Some will remember the clumsy view cameras of the last public parks photographers, which harkened of calotypes and the beginnings of photography. Here it is:
In fact it is quite the opposite: the Sigma Quattro has the latest of sensors, called the Foveon (Fovea=human eye). The three primary colours, red green and blue, instead of being placed in a mosaic, like in the ordinary Bayer sensor, are placed in three layers, a bit like in the human eye, thus guaranteeing a superior clarity.
In fact you have to multiply per two its resolution to compare it to another camera. Don't believe me? Here above is an English country church by D. H. Wright that I found on flickr.
The oblong shape of the Sigma terminates in a lumpy grip, which houses a big battery, the Foveon being power hungry.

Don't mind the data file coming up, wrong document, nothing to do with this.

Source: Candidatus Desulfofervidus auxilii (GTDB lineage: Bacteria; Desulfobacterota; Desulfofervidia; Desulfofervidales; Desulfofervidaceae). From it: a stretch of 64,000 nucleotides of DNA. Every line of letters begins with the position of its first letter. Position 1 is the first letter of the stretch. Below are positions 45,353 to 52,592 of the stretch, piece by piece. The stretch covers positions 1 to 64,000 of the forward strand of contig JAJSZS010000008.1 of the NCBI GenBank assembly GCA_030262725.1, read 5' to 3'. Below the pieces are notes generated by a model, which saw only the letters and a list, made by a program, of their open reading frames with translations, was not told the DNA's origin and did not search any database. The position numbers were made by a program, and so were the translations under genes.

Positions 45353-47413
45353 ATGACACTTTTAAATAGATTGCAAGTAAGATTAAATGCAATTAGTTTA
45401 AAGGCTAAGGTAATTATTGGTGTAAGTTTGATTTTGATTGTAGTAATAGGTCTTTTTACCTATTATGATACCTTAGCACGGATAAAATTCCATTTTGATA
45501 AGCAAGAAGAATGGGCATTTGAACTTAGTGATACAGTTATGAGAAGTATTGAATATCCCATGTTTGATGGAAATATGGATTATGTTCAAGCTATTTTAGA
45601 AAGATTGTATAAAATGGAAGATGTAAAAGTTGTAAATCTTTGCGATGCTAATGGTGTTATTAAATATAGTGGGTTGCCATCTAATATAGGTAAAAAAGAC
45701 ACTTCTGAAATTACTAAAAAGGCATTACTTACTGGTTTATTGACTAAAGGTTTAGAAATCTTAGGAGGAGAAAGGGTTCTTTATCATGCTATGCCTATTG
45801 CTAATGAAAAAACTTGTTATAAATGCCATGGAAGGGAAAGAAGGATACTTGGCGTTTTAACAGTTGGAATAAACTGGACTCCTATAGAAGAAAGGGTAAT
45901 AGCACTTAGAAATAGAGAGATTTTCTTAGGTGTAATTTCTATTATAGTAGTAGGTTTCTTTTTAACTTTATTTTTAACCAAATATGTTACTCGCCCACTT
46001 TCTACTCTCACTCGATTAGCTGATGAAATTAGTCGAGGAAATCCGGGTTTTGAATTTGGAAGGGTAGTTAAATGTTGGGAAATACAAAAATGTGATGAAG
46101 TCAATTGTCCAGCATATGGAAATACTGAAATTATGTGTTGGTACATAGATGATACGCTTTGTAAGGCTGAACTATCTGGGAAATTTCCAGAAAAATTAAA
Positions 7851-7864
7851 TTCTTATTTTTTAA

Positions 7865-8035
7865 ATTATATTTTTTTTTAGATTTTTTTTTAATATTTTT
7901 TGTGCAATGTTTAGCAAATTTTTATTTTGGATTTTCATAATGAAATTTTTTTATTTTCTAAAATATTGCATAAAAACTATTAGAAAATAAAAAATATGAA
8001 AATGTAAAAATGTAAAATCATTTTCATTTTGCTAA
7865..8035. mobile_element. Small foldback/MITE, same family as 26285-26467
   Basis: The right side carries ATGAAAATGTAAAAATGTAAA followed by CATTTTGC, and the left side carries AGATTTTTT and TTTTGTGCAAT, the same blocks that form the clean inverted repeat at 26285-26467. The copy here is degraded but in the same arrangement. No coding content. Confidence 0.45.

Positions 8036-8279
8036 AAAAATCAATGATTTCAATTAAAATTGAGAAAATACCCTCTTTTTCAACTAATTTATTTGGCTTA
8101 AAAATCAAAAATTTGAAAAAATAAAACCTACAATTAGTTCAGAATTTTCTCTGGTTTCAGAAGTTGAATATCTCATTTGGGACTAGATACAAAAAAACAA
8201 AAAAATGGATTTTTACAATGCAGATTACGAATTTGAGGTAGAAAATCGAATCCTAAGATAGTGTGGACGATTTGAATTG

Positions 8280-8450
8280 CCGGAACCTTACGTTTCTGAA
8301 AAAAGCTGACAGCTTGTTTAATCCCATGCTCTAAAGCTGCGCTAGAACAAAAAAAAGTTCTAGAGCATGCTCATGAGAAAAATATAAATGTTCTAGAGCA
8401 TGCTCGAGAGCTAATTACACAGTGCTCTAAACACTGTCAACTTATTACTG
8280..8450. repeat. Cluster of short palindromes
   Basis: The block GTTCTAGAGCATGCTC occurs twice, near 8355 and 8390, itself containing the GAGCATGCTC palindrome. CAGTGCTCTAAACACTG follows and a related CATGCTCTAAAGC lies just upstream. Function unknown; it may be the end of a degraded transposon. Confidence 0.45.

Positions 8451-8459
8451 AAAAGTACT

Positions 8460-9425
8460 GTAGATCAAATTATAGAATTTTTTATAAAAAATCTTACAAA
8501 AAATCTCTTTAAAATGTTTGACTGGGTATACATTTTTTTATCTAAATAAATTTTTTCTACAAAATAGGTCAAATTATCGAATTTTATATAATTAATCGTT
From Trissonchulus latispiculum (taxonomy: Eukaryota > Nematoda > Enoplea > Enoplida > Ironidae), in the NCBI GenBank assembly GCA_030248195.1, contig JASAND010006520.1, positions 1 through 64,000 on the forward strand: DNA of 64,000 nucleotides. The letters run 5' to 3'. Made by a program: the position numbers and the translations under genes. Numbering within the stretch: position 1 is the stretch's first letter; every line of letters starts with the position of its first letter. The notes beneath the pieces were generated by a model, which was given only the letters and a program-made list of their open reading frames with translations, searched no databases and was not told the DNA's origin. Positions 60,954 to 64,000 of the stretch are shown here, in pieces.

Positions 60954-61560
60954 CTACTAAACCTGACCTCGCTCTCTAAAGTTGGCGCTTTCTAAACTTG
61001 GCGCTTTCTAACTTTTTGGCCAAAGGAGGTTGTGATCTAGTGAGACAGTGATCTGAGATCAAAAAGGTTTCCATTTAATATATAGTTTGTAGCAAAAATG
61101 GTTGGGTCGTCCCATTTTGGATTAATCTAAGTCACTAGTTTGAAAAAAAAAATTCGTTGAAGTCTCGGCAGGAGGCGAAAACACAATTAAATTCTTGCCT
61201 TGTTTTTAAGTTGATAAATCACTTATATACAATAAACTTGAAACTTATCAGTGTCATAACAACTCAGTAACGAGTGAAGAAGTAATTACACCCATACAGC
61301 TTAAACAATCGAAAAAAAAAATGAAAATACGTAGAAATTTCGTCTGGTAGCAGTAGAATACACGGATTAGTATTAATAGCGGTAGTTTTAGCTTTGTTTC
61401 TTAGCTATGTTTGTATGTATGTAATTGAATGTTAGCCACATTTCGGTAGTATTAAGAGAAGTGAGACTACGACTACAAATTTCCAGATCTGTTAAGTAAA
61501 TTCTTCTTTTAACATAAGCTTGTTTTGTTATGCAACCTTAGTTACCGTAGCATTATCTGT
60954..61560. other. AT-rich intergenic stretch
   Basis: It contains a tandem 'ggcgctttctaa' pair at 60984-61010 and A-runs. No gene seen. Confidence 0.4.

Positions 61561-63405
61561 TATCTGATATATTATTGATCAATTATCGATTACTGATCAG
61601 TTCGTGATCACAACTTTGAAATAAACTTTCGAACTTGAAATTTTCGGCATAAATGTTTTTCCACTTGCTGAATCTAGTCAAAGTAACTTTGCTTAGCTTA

There are two buttons that are welcome in an Art Camera: the Auto Focus button, and the AEL button, Automatic Exposure Limit, which both allow the Photog to choose precisely his bearings in the Scene.
The Sigma is not an interchangeable lens camera. To the opposite it come in three flavors, or better, focals. A wide angle one, a normal one, and a small tele model. So you should have a bag to fit all three, in case. I am interested only by the landscape one, so no harm done!
The reason? Sigma says that it is the only way to optimize the cross resolution between the sensor and the lens.
You can check the data of the camera below. It will be in the shops this Summer 2014, and I will give you some shops were to get it.
The best resolution of the industry, for a price that should be below 1000 $, if it is based on the same price of the earlier models.
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